I had come to London to cover the first week at Wimbledon and though I had been to the city many times before, it was my first time staying in an apartment. For about the price of a mid-range hotel, I found a lovely one-bedroom apartment on the third floor of a classic Georgian style London walkup on Flipkey.
When I turned up at the doorstep of my flat in Nevern Square in London’s Earl’s Court neighborhood, I was soaking wet and I smelled like a sewer rat. I had tripped over a mooring post while walking along Regent’s Canal, near the Camden Lock market, and watched helplessly as my bag, carrying my DSLR camera and iPhone, plopped into the water and began to drift away, like a rubber ducky coasting over Niagara Falls. I dove into the murky water with all my clothes on in the hopes of salvaging my precious cargo and emerged soaking wet and a little smelly. As I bounded up the stairs at 2 Nevern Square, I felt quite pleased with the fact that I was checking into an apartment with a washing machine, rather than a hotel room.
A young man named Steve welcomed me into my new home for the week, a gorgeous one-bedroom apartment in a quintessential London neighborhood just steps from a picture perfect green sanctuary and a tube stop, and explained how to work all the unfamiliar equipment and appliances. As soon as he left, I wished I’d written down his instructions, but as I stripped my wet clothes off and fussed with the washing machine, I felt that odd sense of accomplishment in figuring out how things worked in another country.
It took me some time to figure out how to lock and unlock the door to the apartment, but once I had it down pat, I loved the act of crouching down to double bolt the second lock, which was bizarrely located about six inches off the ground. And I adored the tall windows and high ceilings in the apartment and the odd collection of signs and notices in the first floor common area- “No Free Newspapers, Please!” was my favorite.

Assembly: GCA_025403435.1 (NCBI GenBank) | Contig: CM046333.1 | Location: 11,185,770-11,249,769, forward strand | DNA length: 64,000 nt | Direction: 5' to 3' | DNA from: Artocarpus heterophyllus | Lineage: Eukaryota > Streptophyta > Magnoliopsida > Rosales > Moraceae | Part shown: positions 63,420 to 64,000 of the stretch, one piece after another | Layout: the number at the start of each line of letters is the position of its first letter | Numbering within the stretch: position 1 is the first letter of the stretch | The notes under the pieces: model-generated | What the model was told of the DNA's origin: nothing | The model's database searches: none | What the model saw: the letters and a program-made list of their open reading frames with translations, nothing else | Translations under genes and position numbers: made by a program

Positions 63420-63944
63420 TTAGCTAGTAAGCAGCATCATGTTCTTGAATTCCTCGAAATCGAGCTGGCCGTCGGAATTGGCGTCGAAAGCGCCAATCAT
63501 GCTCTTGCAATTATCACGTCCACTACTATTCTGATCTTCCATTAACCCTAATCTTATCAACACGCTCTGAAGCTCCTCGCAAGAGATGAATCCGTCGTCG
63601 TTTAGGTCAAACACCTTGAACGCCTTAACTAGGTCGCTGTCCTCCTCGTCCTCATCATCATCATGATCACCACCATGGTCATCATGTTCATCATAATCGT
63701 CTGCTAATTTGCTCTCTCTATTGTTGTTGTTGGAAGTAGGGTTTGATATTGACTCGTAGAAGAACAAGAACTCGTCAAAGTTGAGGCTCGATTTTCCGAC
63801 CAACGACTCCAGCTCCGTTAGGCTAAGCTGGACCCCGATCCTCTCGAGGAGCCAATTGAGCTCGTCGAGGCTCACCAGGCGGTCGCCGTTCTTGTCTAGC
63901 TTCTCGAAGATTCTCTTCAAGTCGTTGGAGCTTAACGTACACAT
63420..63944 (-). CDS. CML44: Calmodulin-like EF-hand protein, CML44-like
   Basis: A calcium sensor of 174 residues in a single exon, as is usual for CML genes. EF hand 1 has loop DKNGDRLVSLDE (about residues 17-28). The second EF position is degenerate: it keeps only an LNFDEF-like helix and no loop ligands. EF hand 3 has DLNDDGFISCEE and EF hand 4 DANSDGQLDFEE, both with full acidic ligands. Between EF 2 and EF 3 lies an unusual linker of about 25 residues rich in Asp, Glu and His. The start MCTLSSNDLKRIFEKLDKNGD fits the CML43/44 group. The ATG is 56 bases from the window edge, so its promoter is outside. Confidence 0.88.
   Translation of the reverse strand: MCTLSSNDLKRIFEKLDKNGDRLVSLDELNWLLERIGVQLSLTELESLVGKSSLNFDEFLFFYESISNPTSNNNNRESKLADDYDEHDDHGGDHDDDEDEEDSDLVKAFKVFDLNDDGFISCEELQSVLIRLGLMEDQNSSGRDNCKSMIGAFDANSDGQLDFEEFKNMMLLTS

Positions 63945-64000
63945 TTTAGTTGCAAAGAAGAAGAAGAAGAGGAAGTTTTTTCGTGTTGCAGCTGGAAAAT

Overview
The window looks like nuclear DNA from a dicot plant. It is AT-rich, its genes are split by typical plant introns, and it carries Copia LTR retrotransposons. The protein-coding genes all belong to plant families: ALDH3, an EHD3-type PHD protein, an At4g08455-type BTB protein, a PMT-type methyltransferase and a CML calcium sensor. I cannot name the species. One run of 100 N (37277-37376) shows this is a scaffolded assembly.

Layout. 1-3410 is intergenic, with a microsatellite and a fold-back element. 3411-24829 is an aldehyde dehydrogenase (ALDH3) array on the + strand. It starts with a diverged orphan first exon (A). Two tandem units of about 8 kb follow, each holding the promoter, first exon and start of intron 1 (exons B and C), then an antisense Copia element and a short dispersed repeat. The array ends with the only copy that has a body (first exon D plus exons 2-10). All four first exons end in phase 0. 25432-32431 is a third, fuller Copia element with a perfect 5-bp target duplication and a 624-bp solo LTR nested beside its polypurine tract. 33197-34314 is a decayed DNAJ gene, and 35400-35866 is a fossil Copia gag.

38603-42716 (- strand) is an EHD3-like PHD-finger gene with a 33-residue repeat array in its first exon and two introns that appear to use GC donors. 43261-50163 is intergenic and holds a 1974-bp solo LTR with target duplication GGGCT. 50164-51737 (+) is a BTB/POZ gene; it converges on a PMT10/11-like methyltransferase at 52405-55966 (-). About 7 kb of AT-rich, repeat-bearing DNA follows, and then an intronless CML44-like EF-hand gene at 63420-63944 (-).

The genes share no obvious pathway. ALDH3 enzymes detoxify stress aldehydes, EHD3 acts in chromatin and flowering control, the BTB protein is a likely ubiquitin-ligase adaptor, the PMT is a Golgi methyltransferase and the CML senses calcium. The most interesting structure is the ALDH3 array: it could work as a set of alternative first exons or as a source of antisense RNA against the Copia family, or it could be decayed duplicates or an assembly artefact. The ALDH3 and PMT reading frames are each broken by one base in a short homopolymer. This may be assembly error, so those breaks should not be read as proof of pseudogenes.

I am not a nosy person but one of the things that I liked about living in this apartment was having the opportunity to imagine who lived there. Some of their cabinets and closets were discreetly sealed off from public view but their book collection was displayed prominently and when I saw titles by Noam Chomsky, Jane Austen and Niall Ferguson on the shelves, I felt like I almost knew the owner.
Steve gave me a local iPhone to use as part of the typical package that goes with the apartment. I had seen this in the advertisement but it didn’t register since I have my own iPhone. But since mine was on the fritz, the free loaner was like manna from heaven. The apartment came with toiletries, a box of chocolates and some tea, plus an iPhone app that contained recommendations for local restaurants and businesses.
Every night on my way home from Wimbledon, I stopped off at a pub at the top of my street called Earl’s Court Tavern for a pint of beer and a bit of conversation. When people I met asked where I was staying and I was able to reply, “In a flat just on the square there,” I felt legit. I was not a tourist, you see.
On my last morning in London, a soft, golden light bathed the rain soaked streets in a pink, ethereal glow that made my imminent departure all the more difficult to swallow. I had just discovered a second supermarket just steps from the apartment, another pub that looked inviting and a kebab shop I wanted to become a regular at. Was it time to go home already? My iPhone and camera had spent 4 days soaking in piles of rice inside zip lock bags, a common cure for water damage. It cured my camera but not the phone.
I lost a phone in London but what I gained was this: a sense of what it’s like to live like a Londoner, if only for a week.
Dave Seminara is a journalist and former diplomat who contributes to The New York Times, Outside, ESPN, and a wide variety of other publications and sites. Follow him on Twitter at @DaveSem